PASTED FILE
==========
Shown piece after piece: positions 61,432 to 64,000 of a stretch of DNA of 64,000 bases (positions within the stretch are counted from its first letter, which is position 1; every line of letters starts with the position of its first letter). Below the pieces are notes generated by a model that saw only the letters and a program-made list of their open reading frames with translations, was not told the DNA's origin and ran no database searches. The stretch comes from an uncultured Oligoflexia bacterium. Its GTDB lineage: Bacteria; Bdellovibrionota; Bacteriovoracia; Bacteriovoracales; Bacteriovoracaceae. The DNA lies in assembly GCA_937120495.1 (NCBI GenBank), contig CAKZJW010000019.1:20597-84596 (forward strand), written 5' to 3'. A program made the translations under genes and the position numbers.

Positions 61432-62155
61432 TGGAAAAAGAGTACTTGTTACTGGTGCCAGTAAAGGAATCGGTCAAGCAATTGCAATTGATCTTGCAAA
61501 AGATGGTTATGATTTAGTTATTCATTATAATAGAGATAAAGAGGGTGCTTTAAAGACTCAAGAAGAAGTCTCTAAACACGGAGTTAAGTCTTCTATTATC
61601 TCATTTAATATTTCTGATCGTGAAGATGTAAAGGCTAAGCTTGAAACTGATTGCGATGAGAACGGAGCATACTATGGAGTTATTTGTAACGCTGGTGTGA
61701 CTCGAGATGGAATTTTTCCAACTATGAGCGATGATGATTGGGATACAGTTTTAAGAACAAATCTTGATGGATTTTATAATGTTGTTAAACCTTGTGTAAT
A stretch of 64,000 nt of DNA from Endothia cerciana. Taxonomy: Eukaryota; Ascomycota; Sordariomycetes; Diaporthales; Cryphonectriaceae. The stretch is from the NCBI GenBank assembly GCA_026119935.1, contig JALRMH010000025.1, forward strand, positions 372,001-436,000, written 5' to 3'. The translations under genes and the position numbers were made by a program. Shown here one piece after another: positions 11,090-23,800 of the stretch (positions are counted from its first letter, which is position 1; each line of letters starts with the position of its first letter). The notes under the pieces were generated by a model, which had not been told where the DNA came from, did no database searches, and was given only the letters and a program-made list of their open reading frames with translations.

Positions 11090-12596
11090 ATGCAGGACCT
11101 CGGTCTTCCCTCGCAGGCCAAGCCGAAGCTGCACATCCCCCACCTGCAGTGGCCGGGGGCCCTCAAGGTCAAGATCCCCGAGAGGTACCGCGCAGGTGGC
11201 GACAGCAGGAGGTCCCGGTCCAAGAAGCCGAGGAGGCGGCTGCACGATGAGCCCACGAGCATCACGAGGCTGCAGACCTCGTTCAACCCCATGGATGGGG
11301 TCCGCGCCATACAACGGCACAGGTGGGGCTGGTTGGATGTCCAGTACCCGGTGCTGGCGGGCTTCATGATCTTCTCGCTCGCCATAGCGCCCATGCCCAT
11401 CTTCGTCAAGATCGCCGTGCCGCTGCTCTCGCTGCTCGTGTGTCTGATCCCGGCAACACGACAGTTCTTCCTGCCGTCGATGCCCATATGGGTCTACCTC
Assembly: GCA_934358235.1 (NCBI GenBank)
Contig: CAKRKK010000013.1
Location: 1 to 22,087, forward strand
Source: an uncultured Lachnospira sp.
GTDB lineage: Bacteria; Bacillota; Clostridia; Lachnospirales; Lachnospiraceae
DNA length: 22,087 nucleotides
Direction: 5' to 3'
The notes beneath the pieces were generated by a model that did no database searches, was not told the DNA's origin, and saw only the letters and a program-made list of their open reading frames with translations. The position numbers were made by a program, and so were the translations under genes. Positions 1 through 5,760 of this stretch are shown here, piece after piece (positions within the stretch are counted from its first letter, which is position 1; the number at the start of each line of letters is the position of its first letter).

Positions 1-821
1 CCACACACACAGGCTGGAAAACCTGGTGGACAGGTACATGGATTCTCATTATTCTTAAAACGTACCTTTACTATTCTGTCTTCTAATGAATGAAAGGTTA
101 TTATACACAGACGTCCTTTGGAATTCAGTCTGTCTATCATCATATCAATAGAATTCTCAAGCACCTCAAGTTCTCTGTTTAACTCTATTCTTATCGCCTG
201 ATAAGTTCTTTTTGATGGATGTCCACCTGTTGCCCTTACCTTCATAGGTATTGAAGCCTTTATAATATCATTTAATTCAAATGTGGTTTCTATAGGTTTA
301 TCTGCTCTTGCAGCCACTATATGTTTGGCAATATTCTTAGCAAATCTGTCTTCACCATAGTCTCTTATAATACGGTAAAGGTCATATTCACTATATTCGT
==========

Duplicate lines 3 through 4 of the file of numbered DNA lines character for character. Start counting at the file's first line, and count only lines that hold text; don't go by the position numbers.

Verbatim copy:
61432 TGGAAAAAGAGTACTTGTTACTGGTGCCAGTAAAGGAATCGGTCAAGCAATTGCAATTGATCTTGCAAA
61501 AGATGGTTATGATTTAGTTATTCATTATAATAGAGATAAAGAGGGTGCTTTAAAGACTCAAGAAGAAGTCTCTAAACACGGAGTTAAGTCTTCTATTATC